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This $94,000-a-Year Cancer Drug Caused Rashes and Rarely Worked. Now Trump Could Make FDA Approvals Even Easier

(Los Angeles Times) Feb 3, 2017 - In June, pharmaceutical giant Genentech sent doctors a letter saying they should no longer prescribe a blockbuster drug called Tarceva to most patients suffering from lung cancer.

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H. Jack West, MD (Posted: February 06, 2017)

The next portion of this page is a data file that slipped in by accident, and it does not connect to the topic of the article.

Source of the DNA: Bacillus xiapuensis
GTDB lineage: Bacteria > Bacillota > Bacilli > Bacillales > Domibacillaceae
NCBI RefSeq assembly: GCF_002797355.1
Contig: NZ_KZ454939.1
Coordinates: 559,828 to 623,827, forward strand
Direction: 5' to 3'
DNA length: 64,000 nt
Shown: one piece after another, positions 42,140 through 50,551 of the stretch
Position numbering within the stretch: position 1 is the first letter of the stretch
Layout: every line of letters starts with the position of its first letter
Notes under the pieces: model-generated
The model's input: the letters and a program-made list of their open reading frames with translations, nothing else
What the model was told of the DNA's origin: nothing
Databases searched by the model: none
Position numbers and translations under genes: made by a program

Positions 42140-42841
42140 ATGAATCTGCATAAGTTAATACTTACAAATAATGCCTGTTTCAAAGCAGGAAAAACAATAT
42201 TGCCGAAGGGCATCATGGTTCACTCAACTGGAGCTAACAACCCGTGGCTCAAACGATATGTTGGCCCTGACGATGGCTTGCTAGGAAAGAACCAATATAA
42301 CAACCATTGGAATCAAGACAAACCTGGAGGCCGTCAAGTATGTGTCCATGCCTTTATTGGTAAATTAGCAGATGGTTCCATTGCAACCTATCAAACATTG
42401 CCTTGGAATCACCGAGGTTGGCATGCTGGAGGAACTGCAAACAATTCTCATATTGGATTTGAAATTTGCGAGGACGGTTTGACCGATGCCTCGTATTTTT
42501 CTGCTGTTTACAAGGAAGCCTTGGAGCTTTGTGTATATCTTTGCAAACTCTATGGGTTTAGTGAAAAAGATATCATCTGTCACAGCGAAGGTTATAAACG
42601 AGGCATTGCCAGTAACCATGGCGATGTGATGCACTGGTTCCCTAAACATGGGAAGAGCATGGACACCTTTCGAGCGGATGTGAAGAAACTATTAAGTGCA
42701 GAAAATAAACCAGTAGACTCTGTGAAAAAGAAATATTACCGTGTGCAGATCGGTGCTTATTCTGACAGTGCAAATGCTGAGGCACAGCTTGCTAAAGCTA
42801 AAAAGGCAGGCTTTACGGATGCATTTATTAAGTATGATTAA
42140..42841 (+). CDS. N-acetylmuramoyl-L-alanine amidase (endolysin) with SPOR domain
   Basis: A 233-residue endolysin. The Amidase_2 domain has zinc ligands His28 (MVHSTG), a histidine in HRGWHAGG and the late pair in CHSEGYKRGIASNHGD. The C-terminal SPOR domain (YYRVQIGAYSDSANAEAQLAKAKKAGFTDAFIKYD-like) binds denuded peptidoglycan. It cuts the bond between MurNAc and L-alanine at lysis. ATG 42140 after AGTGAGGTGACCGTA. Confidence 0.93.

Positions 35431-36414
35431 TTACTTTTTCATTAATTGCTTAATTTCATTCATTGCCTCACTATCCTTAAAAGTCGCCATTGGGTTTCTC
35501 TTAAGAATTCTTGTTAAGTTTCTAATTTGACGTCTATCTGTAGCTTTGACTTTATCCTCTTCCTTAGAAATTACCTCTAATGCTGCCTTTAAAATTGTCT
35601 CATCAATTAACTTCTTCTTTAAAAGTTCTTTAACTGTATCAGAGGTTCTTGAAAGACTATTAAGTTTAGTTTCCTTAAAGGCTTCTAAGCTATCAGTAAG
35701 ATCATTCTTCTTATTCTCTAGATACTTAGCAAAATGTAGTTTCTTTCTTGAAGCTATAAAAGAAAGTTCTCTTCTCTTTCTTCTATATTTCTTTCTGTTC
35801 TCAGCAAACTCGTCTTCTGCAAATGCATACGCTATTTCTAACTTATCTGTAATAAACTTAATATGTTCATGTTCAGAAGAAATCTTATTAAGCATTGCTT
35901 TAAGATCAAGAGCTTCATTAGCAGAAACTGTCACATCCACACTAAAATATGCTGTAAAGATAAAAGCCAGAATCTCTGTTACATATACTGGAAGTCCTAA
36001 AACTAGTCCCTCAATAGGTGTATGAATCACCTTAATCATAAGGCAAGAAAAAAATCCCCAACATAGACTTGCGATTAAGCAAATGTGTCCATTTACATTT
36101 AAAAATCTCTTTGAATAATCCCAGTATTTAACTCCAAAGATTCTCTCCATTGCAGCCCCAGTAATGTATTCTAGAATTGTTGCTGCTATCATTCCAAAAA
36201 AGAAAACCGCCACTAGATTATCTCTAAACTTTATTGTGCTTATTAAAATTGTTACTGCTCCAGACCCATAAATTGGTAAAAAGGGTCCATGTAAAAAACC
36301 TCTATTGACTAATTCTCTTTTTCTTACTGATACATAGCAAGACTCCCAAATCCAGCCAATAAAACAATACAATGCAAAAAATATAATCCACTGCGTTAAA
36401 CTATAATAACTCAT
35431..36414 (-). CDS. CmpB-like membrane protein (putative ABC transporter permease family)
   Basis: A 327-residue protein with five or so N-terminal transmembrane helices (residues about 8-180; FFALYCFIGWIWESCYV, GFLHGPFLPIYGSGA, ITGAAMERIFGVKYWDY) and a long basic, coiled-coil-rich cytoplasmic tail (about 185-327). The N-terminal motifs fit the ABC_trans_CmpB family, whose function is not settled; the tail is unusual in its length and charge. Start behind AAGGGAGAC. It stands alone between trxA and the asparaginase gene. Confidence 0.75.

quotesIt is disingenuous for the media to paint erlotinib (Tarceva) as a completely ineffective and inappropriately marketed drug when what actually happened was that the FDA approval was based on a significant overall survival benefit for erlotinib over supportive care in an unselected population (conducted before we even knew of EGFR mutations), followed by many subset analyses that demonstrated modest but consistent efficacy even in patients with squamous NSCLC (who almost never have EGFR mutations) and those with EGFR wild type. Was it remarkably effective? Not at all. Were oncologists enthusiastic about it? No. But it wasn't until a much later study indicated no significant benefit that one would definitely say that the preponderance of evidence shifted away from treatment of EGFR wild type patients with erlotinib. In addition, the EGFR mutation test is not perfect. I have had several patients who tested negative for an EGFR mutation on initial workup who later received 2nd or 3rd line erlotinib and enjoyed a spectacular, long-lasting response. In a few cases, later testing showed an EGFR mutation previously missed. Those patients would have almost certainly died years earlier without the benefit of the opportunity to receive erlotinib. Whether one was actually a proponent of EGFR TKI therapy in EGFR mutation-negative patients or not, it is revisionist history to act as if our current perspective should have been held based on the less extensive evidence available in the past. Moreover, oncologists, patients, and the mass media still regularly sensationalize treatments without a scintilla of evidence outside of a rare case of a patient doing well. It is the height of hypocrisy for these same oncologists, patients, and mass media to now act indignant that the level of evidence was insufficient to justify using erlotinib, while everyone clamors for off-protocol use of immunotherapy or other new therapies beyond current indications based on wild-eyed optimism and far, far less evidence.quotes

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